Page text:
He only played 22 minutes a game, but he produced with lights-out efficiency. Dekker shot 47 percent from the floor and 39 percent from downtown on 1.4 three-point makes per game. An accurate shooter with range, Dekker has a strong feel for how to get open looks without using the dribble. 

    His jumper projects beautifully to the next level, where he's able to let it go with just an effortless flick of the wrist. 

    Dekker moves well off the ball and can finish on the move or pulling up off two feet.

    His obvious weaknesses center around his strength, athleticism and defensive outlook—the 220-pounder will have to hit the weight room if he wants to guard explosive NBA 3s. 

    But offensively, he's a mistake-free scorer who can help spread the floor. An improved one-on-one game could catapult him into lottery conversations by 2015. 

Fuquan Edwin, Seton Hall, 6'6'', SG/SF

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    NBA Draft Ceiling: Late First Round

    NBA Draft Floor: Second Round/Undrafted

    Fuquan Edwin has gradually improved since 2010 and now enters the year as a senior to watch on the NBA draft front. 

    He's seen his scoring average rise from 7.9 to 12.5 to 16.5 in three seasons as a Pirate. You can credit much of that to his improved outside stroke. Edwin's three-point percentage has risen from 31 percent as a freshman to 41 percent as a junior. 

    As a scorer, Edwin moves effectively off the ball, freeing himself up for catch-and-shoot jumpers or slashes to the rim. 

    Defensively, he's averaged at least 2.7 steals a game over the past two years. Edwin's quickness, length and athleticism allows him to jump passing lanes and force turnovers. 

    As a 2-guard, Edwin will have to work on his one-on-one game, but he's clearly an under-the-radar prospect with blowup potential this season.

Juvonte Reddic, VCU, 6'9'', PF

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    NBA Draft Ceiling: Mid-to-Late First Round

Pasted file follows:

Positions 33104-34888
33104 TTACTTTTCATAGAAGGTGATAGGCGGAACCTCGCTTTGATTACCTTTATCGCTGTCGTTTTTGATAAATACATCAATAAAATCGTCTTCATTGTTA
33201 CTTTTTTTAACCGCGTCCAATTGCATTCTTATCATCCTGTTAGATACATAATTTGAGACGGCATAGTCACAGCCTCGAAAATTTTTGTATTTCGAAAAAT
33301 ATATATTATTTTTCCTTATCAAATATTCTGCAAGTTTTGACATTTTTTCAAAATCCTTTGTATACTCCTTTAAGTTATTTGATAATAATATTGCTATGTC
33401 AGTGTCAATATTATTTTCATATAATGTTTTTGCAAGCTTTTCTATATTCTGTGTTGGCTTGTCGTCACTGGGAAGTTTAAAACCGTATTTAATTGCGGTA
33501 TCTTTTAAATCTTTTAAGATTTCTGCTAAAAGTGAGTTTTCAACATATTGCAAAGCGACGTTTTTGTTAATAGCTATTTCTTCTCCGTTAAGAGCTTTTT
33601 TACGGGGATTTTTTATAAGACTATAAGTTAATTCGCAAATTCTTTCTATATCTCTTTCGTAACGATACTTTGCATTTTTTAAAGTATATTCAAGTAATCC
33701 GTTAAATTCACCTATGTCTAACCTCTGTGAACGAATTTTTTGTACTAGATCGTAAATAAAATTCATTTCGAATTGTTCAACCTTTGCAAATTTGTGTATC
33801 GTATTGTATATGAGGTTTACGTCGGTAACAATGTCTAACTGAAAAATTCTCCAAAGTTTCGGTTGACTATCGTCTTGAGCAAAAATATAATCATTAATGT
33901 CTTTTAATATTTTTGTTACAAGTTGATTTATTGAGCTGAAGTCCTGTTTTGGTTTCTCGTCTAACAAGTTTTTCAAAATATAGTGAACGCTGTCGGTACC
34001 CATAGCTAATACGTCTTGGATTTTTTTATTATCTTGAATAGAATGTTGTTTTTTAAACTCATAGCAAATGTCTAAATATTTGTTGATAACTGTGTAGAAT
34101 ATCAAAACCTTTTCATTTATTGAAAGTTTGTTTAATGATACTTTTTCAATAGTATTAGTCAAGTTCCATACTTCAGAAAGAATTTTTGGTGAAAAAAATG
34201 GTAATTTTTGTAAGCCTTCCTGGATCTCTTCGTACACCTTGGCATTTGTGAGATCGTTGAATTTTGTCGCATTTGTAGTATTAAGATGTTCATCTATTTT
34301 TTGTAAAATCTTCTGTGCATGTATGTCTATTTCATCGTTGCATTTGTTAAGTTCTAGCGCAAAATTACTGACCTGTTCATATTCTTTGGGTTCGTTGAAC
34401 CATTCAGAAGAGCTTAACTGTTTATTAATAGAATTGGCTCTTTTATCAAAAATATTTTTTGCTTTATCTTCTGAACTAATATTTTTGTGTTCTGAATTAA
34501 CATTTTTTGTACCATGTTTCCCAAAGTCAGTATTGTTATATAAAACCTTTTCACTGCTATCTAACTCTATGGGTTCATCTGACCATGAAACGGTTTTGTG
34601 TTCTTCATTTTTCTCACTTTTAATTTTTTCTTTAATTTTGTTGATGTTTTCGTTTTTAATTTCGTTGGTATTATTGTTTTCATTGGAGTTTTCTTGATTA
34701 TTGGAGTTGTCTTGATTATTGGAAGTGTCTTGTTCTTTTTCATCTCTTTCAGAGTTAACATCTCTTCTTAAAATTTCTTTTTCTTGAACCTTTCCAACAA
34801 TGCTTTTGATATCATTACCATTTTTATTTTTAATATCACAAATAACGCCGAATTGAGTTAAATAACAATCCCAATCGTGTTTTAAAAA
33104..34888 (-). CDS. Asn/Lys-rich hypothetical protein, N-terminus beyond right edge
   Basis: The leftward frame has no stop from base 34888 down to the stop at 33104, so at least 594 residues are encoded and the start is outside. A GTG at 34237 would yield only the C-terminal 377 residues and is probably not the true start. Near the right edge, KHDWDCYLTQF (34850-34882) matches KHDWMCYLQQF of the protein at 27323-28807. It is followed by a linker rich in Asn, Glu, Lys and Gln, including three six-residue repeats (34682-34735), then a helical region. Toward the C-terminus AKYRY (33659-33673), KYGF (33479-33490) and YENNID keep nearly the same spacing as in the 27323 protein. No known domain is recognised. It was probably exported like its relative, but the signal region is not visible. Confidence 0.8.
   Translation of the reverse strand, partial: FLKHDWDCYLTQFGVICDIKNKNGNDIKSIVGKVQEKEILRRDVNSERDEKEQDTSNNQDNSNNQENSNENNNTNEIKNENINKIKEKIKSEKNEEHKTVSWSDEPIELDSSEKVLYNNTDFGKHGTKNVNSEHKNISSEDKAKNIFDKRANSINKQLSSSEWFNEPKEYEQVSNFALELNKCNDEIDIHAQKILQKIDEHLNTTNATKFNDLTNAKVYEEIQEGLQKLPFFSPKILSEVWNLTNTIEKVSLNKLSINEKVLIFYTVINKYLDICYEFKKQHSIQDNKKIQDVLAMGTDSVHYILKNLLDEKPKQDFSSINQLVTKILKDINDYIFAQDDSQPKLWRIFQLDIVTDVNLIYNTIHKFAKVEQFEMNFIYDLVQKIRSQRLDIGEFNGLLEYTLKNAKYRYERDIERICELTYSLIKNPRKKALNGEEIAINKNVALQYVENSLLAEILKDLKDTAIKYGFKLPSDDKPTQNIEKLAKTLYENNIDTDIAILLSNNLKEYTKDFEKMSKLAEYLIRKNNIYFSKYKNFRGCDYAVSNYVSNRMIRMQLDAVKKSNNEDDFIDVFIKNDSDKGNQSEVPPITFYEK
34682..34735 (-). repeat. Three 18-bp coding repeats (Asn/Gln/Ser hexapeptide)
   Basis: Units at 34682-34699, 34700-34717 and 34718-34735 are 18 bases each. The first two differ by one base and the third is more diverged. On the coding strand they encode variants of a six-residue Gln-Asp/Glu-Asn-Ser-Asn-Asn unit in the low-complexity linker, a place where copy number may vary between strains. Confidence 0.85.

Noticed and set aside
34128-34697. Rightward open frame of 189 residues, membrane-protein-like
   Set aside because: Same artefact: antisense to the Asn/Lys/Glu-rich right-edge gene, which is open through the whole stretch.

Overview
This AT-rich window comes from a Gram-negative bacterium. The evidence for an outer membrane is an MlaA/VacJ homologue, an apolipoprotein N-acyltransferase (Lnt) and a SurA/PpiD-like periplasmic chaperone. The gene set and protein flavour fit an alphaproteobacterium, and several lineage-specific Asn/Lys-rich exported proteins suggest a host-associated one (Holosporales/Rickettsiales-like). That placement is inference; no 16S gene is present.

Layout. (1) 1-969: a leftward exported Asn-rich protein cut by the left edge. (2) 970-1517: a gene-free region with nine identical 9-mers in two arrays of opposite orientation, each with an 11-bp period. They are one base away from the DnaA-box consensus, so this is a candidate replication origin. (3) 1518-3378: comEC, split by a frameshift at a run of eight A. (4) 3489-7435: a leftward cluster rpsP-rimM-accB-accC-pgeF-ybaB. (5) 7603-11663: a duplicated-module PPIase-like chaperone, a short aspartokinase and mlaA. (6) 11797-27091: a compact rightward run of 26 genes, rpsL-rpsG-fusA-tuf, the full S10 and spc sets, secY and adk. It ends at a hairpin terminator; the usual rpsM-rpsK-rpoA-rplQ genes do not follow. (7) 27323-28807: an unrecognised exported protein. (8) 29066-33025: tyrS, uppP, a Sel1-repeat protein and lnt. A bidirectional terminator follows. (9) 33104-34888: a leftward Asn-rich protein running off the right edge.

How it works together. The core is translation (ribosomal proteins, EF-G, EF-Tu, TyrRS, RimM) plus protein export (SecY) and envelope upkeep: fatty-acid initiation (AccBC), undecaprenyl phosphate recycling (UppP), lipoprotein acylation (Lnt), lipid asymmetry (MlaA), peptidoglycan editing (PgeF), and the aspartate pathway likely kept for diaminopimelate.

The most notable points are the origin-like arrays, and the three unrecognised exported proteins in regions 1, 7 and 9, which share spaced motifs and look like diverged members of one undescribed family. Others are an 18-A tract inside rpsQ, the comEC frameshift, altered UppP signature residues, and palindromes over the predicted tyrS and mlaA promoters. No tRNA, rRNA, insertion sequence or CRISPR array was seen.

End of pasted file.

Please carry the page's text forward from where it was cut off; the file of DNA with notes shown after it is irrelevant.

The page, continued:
NBA Draft Basement: Second Round

    Playing roughly the same amount of minutes as he did as a sophomore, Juvonte Reddic's production shot up his junior year. 

    Reddic raised his scoring average from 10.3 to 14.6, his rebounding average from 6.6 to 8.1, and his field-goal percentage from 51.4 to 56.9 percent. 

    He's got a solid physical profile at 6'9'' with devastating athleticism, though he could add some bulk to his upper body. 

    Still, Reddic has a soft touch at the rim and moves well around it. He's consistently able to separate using the jump hook or a fadeaway over the shoulder in the paint. 

    This past year, Reddic flashed some promise as a mid-range shooter and knocked down 70 percent of his free-throw attempts. 

    With the size, athleticism and feel within 15 feet, Reddic remains a power forward prospect to watch his senior year at VCU. 

Cory Jefferson, Baylor, 6'9'', PF

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    NBA Draft Ceiling: Late First Round

    NBA Draft Floor: Second Round

    Cory Jefferson came on strong late last season, particularly when nobody was paying attention to the NIT. 

    He averaged 21 points on over 70 percent shooting from the floor during Baylor's NIT championship run. Jefferson cleaned up his post game, scoring over both shoulders from the low block or elbows. He also knocked down a few mid-range jumpers. 

    And with a strong frame, long arms and powerful athleticism, Jefferson can be an automatic finisher at the rim.

    Becoming a more dominant rebounder might increase his appeal to scouts, but it's clear his offensive game is on the rise. 

    He's got the physical tools to play at the NBA level, and it appears his skill set is finally catching up. Expect a big year from Jefferson in the Big 12.